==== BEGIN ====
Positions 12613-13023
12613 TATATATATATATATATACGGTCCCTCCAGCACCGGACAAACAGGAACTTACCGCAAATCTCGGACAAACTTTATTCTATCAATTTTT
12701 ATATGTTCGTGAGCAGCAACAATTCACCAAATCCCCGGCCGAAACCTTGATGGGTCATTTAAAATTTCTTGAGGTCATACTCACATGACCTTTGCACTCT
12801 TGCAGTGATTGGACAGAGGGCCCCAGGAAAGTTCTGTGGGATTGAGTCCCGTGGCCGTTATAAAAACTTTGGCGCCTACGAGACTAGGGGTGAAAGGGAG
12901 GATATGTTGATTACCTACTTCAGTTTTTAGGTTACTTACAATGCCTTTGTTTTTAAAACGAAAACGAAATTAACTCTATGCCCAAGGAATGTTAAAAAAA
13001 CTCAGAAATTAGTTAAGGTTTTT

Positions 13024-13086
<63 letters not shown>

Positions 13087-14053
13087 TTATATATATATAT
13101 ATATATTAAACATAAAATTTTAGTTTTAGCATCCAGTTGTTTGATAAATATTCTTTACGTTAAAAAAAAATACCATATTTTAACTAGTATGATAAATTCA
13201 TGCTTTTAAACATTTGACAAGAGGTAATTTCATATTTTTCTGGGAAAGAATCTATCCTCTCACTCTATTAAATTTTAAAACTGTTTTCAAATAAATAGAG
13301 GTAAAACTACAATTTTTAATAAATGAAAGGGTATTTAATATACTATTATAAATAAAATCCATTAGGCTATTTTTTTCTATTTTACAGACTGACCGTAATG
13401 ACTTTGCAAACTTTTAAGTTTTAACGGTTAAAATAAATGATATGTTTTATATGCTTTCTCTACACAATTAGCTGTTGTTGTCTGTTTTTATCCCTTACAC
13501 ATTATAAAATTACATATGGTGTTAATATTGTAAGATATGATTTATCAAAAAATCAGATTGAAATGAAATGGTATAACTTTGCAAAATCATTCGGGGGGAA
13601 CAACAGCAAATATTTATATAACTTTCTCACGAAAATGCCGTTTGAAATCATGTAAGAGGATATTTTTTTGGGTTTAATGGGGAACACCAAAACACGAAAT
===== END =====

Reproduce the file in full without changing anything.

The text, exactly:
Positions 12613-13023
12613 TATATATATATATATATACGGTCCCTCCAGCACCGGACAAACAGGAACTTACCGCAAATCTCGGACAAACTTTATTCTATCAATTTTT
12701 ATATGTTCGTGAGCAGCAACAATTCACCAAATCCCCGGCCGAAACCTTGATGGGTCATTTAAAATTTCTTGAGGTCATACTCACATGACCTTTGCACTCT
12801 TGCAGTGATTGGACAGAGGGCCCCAGGAAAGTTCTGTGGGATTGAGTCCCGTGGCCGTTATAAAAACTTTGGCGCCTACGAGACTAGGGGTGAAAGGGAG
12901 GATATGTTGATTACCTACTTCAGTTTTTAGGTTACTTACAATGCCTTTGTTTTTAAAACGAAAACGAAATTAACTCTATGCCCAAGGAATGTTAAAAAAA
13001 CTCAGAAATTAGTTAAGGTTTTT

Positions 13024-13086
<63 letters not shown>

Positions 13087-14053
13087 TTATATATATATAT
13101 ATATATTAAACATAAAATTTTAGTTTTAGCATCCAGTTGTTTGATAAATATTCTTTACGTTAAAAAAAAATACCATATTTTAACTAGTATGATAAATTCA
13201 TGCTTTTAAACATTTGACAAGAGGTAATTTCATATTTTTCTGGGAAAGAATCTATCCTCTCACTCTATTAAATTTTAAAACTGTTTTCAAATAAATAGAG
13301 GTAAAACTACAATTTTTAATAAATGAAAGGGTATTTAATATACTATTATAAATAAAATCCATTAGGCTATTTTTTTCTATTTTACAGACTGACCGTAATG
13401 ACTTTGCAAACTTTTAAGTTTTAACGGTTAAAATAAATGATATGTTTTATATGCTTTCTCTACACAATTAGCTGTTGTTGTCTGTTTTTATCCCTTACAC
13501 ATTATAAAATTACATATGGTGTTAATATTGTAAGATATGATTTATCAAAAAATCAGATTGAAATGAAATGGTATAACTTTGCAAAATCATTCGGGGGGAA
13601 CAACAGCAAATATTTATATAACTTTCTCACGAAAATGCCGTTTGAAATCATGTAAGAGGATATTTTTTTGGGTTTAATGGGGAACACCAAAACACGAAAT